Renault Trucks is getting ready to face the electric challenge, which is now also a must also in the truck sector. The French truck manufacturer organized an event, namely the Electromobility Days, at one of the group’s main plants in Blainville-sur-Orne, Normandy. The aim was to outline its overall strategy addressed at supporting customers in their transition. The Blainville-sur-Orne plant is mainly dedicated to the production of medium-duty distribution trucks, as well as cabs, which are also made for the “cousin” Volvo brand and the Dutch DAF.
Renault Trucks getting more electric: a broader range coming
Renault Trucks has so far identified the medium-duty segment as its comfort zone with regard to electric vehicles, with the Master trio (3.1 and 3.5 tonnes), D and D Wide (also with low-entry cab) making up a range capable of reaching 26 tonnes of total weight on the ground. A range of vehicles already available and used by several customers in Europe. Now, however, what we have come to know as Z.E. (Zero Emissions) officially becomes E-Tech, with a name borrowed from the car world that has led to a re-design of the electric part of the range. E-Tech will also be the electric versions of the heavy-duty T and C series (regional transport and construction) announced only a few days ago, and which will be made in the Bourg-en-Bresse plant, not far from Lyon, starting in 2023.
What Renault Trucks wanted to communicate strongly is the possibility to rely on an actual brand strategy oriented to the development of electric mobility. This strategy includes the adaptation of production processes, the strictly technological development of the electric powertrain, the extension of the range, but also the support to customers not only in financial terms, but also in terms of charging infrastructure and counseling on the optimal use of e-vehicles. With a decisive strengthening of the territorial network and the presence of staff trained on electric mobility. «We have made clear choices and defined our ambitions with measurable results», said François Savoye, Vice President Electromobility Solution Offer. «The main objectives we have set ourselves are to halve CO2 emissions and 50% of total electric vehicle sales by 2030. We also have the ambition to be first in market share in Europe in the 16-26 ton segment».
The effectiveness of BEVs compared to other ‘sustainable’ options
Renault Trucks also takes a stand in the technological dispute that, sometimes in a somewhat short-sighted manner, pits electric, hydrogen and biofuels against each other on the road to energy transition. «The availability of blue or green hydrogen (the only ones that guarantee a real reduction in emissions, ed.) will not be guaranteed before the next decade», argues Mr Savoye, who also had his say on biofuels. «They are available in limited quantities and there is the issue of leakage».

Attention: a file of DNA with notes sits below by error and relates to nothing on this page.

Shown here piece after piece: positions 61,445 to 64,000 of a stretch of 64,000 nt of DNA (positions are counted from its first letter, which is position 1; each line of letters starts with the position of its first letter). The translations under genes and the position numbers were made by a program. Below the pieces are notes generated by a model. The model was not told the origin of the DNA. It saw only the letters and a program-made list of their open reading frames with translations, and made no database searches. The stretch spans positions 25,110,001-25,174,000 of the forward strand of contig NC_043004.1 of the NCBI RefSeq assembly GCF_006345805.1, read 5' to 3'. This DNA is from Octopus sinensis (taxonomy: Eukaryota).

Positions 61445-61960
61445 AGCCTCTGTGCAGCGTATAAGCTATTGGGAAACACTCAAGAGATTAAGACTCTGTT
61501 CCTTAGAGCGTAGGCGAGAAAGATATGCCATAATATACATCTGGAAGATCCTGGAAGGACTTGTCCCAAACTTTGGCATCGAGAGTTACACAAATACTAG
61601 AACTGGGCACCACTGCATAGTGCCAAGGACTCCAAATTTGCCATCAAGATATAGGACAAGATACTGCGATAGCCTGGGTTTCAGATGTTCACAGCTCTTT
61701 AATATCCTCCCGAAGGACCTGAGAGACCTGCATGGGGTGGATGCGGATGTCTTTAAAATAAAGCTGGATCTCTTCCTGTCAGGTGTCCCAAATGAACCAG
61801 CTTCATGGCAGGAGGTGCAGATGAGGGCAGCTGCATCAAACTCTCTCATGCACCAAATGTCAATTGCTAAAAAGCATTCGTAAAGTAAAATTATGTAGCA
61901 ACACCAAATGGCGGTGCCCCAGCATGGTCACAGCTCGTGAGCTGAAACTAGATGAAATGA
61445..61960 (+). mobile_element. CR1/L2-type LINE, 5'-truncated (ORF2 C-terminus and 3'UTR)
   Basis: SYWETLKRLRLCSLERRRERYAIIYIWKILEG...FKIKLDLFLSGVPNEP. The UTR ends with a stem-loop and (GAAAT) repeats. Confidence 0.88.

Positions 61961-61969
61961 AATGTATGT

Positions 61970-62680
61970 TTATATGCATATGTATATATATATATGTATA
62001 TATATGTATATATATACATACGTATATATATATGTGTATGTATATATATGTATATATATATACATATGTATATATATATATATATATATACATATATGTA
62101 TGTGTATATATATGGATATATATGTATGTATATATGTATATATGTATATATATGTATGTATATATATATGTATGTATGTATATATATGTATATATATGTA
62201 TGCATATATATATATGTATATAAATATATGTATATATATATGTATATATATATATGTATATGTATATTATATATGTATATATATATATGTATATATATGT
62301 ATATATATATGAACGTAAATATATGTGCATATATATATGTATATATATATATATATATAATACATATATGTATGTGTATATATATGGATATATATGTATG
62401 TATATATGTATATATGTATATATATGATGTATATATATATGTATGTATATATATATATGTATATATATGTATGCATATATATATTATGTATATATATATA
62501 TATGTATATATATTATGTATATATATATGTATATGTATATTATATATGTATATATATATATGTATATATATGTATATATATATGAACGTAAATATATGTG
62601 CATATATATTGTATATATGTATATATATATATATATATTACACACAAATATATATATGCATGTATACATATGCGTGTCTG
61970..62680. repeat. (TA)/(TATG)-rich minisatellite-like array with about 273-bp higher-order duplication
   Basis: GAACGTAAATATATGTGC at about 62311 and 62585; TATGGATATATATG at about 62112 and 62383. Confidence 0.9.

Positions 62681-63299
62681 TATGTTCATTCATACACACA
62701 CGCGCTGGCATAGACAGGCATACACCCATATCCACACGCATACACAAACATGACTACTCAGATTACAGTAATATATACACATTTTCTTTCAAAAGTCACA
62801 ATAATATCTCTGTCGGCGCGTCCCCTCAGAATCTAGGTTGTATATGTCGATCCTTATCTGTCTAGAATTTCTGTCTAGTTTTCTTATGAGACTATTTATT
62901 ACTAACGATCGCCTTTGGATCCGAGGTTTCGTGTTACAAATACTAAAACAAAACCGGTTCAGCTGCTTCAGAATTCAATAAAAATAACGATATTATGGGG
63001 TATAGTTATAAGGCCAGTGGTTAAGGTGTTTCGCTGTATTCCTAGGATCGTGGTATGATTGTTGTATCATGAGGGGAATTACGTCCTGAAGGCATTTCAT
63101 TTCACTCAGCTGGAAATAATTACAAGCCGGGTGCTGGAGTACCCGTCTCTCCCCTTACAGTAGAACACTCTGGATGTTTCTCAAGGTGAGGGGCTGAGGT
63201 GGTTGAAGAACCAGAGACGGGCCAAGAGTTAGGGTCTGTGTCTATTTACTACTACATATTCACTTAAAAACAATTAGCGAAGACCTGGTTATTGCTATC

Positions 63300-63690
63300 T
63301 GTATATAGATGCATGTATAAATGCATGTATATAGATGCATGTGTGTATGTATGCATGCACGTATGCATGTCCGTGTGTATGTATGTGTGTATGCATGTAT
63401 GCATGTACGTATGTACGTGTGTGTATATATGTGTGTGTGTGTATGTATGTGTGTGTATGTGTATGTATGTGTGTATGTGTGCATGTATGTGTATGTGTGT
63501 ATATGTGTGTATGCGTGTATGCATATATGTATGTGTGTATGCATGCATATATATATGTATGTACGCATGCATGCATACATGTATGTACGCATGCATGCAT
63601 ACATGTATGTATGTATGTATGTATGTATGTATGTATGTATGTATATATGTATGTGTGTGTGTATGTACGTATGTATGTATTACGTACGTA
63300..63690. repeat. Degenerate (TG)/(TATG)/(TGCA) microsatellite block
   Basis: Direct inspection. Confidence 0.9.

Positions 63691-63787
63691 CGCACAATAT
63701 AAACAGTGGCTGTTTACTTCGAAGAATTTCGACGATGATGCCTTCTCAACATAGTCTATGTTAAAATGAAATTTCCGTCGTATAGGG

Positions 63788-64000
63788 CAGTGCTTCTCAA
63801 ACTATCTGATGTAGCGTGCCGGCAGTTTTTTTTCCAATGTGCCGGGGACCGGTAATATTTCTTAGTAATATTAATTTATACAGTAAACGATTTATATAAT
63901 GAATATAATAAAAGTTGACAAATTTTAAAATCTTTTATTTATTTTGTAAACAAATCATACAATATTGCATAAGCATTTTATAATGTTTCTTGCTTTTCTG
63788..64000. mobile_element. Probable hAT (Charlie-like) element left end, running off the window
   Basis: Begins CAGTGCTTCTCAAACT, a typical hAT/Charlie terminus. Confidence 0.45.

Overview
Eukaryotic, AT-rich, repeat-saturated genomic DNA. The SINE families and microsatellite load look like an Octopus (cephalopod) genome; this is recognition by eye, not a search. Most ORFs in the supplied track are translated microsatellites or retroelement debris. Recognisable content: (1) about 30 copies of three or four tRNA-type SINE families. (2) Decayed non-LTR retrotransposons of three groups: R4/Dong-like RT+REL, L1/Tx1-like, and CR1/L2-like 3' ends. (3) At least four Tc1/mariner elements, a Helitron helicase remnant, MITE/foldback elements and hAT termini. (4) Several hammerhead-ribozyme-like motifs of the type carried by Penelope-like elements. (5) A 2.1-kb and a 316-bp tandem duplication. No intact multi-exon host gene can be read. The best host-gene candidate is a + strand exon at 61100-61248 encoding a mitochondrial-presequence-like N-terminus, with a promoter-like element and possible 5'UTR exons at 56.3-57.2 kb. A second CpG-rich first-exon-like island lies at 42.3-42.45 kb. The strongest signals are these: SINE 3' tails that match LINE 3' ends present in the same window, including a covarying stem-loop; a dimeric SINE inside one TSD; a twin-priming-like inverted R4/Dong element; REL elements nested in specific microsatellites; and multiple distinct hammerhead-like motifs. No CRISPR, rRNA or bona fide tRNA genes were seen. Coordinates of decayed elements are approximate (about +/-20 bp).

The analyses conducted by Renault leave no room for doubt: in terms of energy efficiency, electric is unrivaled and will be the technology of adoption in the regional distribution segment. For the long haul, the application of fuel cells is also being studied, although not in the immediate future. The main difference lies in the availability of recharging infrastructures: while at urban or regional level it is becoming less and less complex to set up an ‘overnight’ recharging depot, we are still far from an acceptable situation for long range. It is no coincidence that Renault Trucks is confident in the ambitious plan that the Volvo Group shares with TRATON and Daimler for the installation of 1,700 charging points in Europe.
Now able to produce 9 electric trucks every day
Back to production, indeed another piece of the Renault Trucks strategy devoted to electrification. In Blainville-sur-Orne alone, where more than 2,000 people currently work, 286 cabs and 82 trucks are currently manufactured every day. The production capacity of electric vehicles has been increased from 2 to 9 per day within a few months: the lines are shared with traditional vehicles, except for the installation of batteries and the first recharge, carried out in a separate building. «We decided to prioritize electric vehicles also as supply time: the production lines are being adapted to meet the new targets and we now have the most advanced factory in Europe for electrics», continues François Savoye. We visited the assembly line for vehicles of less than 26 tons, a line that employs around 200 people and is capable of producing a vehicle every 3 hours. Here, the series production of electric vehicles (Renault Trucks and Volvo Trucks) alternates with that of highly customized professional vehicles.
Electric, hence batteries. Renault Trucks has placed its bets on German Akasol, which assembles 650 kg batteries equipped with Korean cells (Samsung Nmc, Nickel Manganese Cobalt). As mentioned, the assembly of the battery packs – as well as the 600V connections – takes place in a separate building, for safety and battery management reasons. Renault Trucks offers customers a choice of different configurations, involving 3 to 6 battery packs. The recommended configuration, and by far the most popular, is that of 4 battery packs of 66 kWh. The Type 2 or CCS Combo 2 charging socket accepts electricity from 22 kW AC wall-boxes or DC with a 150 kW standard.